John Malkovich, himself a great actor, who can project a ‘persona’ of evil intent better than most, said something profound during the interview. The Death Sentence, or ‘Capital punishment’ for those of a more squeamish nature was being discussed, especially in respect of America; and Malcovich’s words were rather telling. The interviewer asked if he was content with the Death Penalty, and he replied that ‘there were some people who he would have little heartbreak about’. He also stated that there were many people on Death Row whose cases are very flawed, and they should be looked at once more on appeal. He then stated “The death penalty is a kind of philosphical question, whether it should exist or not. Otherwise, murderers are the final arbiters of life and death, and without the death penalty, it strikes me as being as though society is lacking something when a murderer is the only one who decides whether a person lives or dies”

Do we live in a just society here in Great Britain? Would we be a better society if the death penalty for murder had been retained? Would we have slept sounder if  William Hunter had been given the benefit of a short rope and a long drop? Would we have been able to digest our cornflakes a little easier if the likes of Rosemary West or Ian Brady had been clinically snuffed out, instead of suffering the drawn-out torture inflicted on some of their victims?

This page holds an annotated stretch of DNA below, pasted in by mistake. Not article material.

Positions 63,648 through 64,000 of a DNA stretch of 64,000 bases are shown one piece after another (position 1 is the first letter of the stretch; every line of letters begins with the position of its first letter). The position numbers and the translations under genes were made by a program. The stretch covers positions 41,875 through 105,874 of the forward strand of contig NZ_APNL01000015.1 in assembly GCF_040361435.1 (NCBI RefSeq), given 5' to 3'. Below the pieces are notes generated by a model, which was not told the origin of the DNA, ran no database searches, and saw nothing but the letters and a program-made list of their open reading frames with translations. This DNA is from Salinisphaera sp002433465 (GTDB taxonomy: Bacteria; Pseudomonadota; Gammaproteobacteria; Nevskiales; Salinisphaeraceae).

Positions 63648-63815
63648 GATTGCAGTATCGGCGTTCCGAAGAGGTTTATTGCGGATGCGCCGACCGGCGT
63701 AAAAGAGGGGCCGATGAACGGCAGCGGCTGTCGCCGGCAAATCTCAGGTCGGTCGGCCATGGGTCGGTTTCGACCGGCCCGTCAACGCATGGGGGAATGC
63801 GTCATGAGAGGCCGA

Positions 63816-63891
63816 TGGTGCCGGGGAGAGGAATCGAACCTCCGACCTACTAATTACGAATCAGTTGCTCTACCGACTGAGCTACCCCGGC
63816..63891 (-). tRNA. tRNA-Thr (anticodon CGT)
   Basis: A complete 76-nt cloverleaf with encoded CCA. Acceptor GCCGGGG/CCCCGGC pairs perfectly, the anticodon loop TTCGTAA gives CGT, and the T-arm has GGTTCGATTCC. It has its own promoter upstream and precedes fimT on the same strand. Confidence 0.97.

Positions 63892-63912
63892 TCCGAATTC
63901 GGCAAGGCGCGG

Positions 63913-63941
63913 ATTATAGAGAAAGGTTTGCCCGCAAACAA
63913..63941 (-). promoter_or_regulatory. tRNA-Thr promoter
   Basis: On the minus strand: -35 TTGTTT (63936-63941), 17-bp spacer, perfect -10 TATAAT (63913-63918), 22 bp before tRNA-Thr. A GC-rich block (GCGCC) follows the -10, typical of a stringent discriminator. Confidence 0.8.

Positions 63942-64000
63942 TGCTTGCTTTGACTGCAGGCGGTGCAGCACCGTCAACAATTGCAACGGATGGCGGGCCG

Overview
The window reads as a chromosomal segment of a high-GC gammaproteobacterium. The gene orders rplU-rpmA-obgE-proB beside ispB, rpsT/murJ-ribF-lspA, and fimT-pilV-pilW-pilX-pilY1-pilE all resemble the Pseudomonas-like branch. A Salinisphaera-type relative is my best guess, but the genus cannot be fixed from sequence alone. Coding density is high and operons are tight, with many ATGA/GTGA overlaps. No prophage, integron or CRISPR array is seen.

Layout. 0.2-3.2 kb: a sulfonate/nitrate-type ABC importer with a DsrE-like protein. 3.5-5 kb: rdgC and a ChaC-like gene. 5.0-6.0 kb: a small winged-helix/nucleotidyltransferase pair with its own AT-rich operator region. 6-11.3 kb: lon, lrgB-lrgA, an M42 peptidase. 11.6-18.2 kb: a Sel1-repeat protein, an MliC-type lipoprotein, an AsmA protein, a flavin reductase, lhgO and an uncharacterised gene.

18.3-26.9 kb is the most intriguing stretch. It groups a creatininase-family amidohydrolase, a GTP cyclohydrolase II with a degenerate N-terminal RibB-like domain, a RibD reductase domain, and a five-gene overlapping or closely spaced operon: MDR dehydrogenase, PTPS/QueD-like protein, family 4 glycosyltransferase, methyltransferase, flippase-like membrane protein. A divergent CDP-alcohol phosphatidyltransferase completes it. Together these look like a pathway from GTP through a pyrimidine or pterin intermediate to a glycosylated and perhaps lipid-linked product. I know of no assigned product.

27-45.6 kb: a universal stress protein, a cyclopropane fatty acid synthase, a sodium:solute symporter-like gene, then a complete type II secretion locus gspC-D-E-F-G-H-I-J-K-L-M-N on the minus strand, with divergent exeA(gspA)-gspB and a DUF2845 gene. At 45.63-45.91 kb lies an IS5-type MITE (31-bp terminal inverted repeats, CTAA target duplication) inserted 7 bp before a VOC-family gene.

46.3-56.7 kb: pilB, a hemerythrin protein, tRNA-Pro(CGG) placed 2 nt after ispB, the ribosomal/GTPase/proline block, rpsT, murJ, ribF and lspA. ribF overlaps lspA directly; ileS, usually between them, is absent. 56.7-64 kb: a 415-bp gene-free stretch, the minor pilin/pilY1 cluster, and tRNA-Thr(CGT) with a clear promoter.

By our membership of the European Union, we have submitted to the will of an unelected dictatorship. By our EU membership, we agreed that we should not kill, or plan to kill, any murderer who is found guilty in our criminal courts. The question we should be asking ourselves is simple, have we traded our independence in action and thought for the ‘comfort’ of a supra-national government which itself brooks no dissent. Consider the reaction of the EU bureaucracy when Austria brought in a right-wing party to Government. The immediate imposition of sanctions wasn’t queried in any of the nations’ capitals; no, ‘they are unnacceptable’ was the reaction, because of the ‘Fascist’ associations of the Haider party. It is indeed starnge that the sanctions were slapped upon Austria because they elected a right-wing organisation, but refuse to move at the same time against Italy, despite many of Italy’s politicians having fascist or communist backgrounds!

For my own thinking, I would state that the path of ‘forgiveness’ of ‘reconciliation’, of passive acceptance that the best we can do is lock the killers up is at best barren, at worst useless, because they can always get out, be paroled, be ‘redeemed’. No, the only redemption for a killer is the fact that they will find out what is beyond the great divide of death a lot quicker than if they lived behind bars; if they face a man with a rope and a trapdoor, who will not be budged, who will not give way to special pleading, who will carry out society’s sentence, and remove the killer from our midst!